Hi, I'm Matt Turner, the editor in chief of business at Insider. Welcome back to Insider Weekly, a roundup of some of our top stories.
On the agenda today:
High turnover and mounting losses are plaguing Goldman Sachs' Marcus consumer-banking unit.
A Facebook contractor describes the "messy" end of their job.
This 22-year-old is said to be behind one of crypto's most notorious projects.
Leaked Oracle org charts show the 30 people running its cloud and tech teams.
Before we get to that — in late February, Insider launched an industry first: The Refresh from Insider, a podcast that's updated in real time throughout the day with the latest news. The hosts Rebeca Ibarra and Dave Smith have a quick word on how it's going so far.
Dave Smith: Rebeca, can you believe our show has been running for almost six months now?
Rebeca Ibarra: Six months, six years — what even is time?!
Dave: What do you mean, 2022 has been such a snooze!
Rebeca: Bahaha. Our show literally launched four days after Russia invaded Ukraine. Remember your beautiful interview with a Ukrainian couple, where the woman fled to Greece and the husband stayed behind? What other stories have stuck with you?
Dave: Well, I just had a great talk with Matt Weinberger, deputy editor on Insider's tech team, about the race between Apple and Meta to build and dominate the metaverse. It's basically a rerun of the Mac-versus-PC wars.
Rebeca: Making a comeback like low-rise jeans and Bennifer!
Dave: Yes... Yes, just like that. [Looks around, seeking help.]
Dave: Also, let's not forget our very important, seminal take on goblin mode, when we learned that in the pandemic you used one bowl for everything from coffee to mac and cheese.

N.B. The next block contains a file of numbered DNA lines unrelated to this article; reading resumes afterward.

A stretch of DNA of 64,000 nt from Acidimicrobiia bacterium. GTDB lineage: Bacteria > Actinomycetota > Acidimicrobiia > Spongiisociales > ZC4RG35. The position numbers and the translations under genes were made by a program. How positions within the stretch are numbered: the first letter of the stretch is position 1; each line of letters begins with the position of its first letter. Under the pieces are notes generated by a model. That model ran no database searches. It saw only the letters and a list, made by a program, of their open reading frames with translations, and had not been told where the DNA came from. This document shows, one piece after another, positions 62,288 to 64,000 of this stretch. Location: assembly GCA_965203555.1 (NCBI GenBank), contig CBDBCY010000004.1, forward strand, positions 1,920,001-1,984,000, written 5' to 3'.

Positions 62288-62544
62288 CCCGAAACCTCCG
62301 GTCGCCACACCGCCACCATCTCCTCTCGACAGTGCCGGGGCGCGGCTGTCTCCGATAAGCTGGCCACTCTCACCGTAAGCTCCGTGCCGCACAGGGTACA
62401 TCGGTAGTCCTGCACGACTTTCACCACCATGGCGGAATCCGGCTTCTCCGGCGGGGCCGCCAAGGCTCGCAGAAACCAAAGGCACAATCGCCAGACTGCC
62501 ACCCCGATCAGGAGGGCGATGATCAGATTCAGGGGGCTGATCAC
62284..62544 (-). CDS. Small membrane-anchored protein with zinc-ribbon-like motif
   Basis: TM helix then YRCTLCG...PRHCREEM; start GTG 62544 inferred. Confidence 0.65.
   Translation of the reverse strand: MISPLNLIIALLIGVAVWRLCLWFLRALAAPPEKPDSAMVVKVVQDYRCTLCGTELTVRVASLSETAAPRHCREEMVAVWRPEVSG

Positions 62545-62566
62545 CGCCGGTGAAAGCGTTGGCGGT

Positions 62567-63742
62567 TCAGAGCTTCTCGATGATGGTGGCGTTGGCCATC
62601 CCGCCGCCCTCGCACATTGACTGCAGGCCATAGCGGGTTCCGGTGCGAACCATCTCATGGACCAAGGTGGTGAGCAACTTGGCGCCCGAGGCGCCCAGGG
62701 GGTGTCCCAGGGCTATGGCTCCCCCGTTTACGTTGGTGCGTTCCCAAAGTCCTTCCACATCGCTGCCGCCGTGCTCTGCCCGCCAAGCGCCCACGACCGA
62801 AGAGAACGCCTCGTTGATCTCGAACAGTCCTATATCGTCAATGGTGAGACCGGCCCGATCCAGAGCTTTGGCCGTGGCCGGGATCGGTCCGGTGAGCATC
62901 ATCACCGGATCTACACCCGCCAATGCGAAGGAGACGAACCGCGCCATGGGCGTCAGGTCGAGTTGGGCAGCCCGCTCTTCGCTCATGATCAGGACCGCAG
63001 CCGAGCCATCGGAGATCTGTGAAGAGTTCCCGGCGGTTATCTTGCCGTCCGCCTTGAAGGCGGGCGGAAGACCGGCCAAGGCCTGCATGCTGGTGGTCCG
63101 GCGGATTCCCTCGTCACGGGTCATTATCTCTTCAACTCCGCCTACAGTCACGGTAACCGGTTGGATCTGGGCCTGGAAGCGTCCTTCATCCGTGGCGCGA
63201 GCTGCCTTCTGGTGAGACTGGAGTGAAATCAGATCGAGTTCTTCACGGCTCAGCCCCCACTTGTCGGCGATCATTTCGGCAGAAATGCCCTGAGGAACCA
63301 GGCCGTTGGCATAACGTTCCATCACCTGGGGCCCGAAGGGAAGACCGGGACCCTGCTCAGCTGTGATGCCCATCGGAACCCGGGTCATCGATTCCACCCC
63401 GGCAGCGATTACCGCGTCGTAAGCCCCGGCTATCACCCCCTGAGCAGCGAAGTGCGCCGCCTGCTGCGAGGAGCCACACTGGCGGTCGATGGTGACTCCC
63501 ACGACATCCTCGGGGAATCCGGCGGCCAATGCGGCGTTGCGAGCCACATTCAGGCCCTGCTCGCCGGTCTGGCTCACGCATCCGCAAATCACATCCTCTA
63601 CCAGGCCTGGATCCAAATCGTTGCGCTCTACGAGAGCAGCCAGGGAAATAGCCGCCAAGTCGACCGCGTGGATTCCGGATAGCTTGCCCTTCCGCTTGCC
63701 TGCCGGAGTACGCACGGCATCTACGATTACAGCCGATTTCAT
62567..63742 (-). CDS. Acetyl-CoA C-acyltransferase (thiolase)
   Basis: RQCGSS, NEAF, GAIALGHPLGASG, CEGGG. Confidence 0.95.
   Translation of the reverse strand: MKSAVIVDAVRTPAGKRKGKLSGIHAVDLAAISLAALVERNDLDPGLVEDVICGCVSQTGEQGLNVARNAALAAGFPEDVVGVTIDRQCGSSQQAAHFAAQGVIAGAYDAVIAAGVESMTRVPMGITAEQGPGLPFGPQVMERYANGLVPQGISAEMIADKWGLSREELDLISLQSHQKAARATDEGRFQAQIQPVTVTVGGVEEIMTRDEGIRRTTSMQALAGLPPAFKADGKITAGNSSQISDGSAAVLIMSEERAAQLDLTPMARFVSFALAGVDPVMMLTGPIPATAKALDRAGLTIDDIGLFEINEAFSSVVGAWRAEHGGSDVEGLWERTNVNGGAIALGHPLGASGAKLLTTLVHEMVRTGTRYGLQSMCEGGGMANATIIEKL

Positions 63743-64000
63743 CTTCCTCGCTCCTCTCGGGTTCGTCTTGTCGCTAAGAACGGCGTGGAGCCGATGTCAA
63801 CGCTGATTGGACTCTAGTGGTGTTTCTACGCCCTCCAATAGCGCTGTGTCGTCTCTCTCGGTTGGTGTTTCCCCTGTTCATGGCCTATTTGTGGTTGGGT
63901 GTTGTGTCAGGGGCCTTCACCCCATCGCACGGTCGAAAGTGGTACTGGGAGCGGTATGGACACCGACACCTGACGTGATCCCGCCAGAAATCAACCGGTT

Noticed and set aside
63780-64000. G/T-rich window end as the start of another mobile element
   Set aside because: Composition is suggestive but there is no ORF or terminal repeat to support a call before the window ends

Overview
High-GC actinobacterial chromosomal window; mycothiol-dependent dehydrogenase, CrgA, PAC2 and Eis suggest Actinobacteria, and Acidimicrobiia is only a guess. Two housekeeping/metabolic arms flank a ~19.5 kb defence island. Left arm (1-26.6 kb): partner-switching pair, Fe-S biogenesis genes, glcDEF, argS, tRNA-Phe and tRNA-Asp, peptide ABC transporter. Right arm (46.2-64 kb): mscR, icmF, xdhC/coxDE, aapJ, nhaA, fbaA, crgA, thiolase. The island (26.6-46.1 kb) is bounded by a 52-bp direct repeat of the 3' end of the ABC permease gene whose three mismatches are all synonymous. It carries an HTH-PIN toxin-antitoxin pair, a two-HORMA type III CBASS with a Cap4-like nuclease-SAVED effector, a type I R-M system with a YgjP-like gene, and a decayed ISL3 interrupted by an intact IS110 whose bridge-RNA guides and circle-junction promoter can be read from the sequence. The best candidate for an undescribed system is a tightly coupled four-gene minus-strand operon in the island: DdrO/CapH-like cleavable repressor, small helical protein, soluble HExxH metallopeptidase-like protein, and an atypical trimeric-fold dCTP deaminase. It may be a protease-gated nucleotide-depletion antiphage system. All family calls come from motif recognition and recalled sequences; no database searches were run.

Rebeca: And on that note — off to lunch.
More than five years after launching its first product, Goldman's digital bank, Marcus, is burning cash with no signs of turning a profit. Executives reportedly expect it to lose another $1.2 billion this year.
Roughly a dozen former execs, junior employees, consultants, and others familiar with Marcus told Insider the unit's dysfunction extends deeper than its expenses — and includes tension between execs and high turnover.
Late last month, people contracted through Accenture to work for Facebook were laid off without severance. The layoffs affected workers in Austin, Texas, one of Facebook's relatively new hubs.
Workers said that before the cuts they saw their perks evaporate and their work habits monitored more intensely, and in some cases were put on more performance-improvement plans.
There's a lot of money sloshing around tony Weston, Connecticut. And a new lawsuit suggests the founders of a notorious crypto project that once held $800 million live there, too.
The identity of one of OlympusDAO's founders, known only as Zeus, has been a subject of speculation. Jayson Liang, who filed the lawsuit, says he was an early backer of OlympusDAO who was cheated out of millions by the organization and its founders — and his lawyers claim to have found Zeus.
Oracle recently began layoffs that could affect thousands of employees globally, primarily in its marketing, advertising, and customer-experience units. But insiders said Oracle Cloud Infrastructure had been virtually unaffected.
Leaked org charts show Oracle's cloud leaders after major organizational changes at the company. The chart features the people who report up to Larry Ellison as well as Don Johnson, Oracle's cloud and AI leader.
Plus, for more of our latest coverage of Oracle:
This week's quote:
"There are certain things that I would probably not do again. But I don't apologize for things I've done in my life."
— Paul Manafort, in an exclusive interview with Insider.
More of this week's top reads:
Americans are heading across the Atlantic to start more affordable lives in Italy or France.
Self-made millionaires share 12 books that have helped them build wealth.
Amazon is going on a shopping spree. Here are the seven companies it could acquire.
From a clothing line to an NFT company, we take you inside Tom Brady's business empire.
In cities like Phoenix and Boise, the housing market is cooling off fast.
Y Combinator's head of admissions shares what she's looking for in an application.
An evicted couple prepare to face Maine's winter in a tent.
Curated by Matt Turner. Edited by Jordan Parker Erb, Sarah Belle Lin, and Lisa Ryan. Sign up for more Insider newsletters here.
Read the original article on Business Insider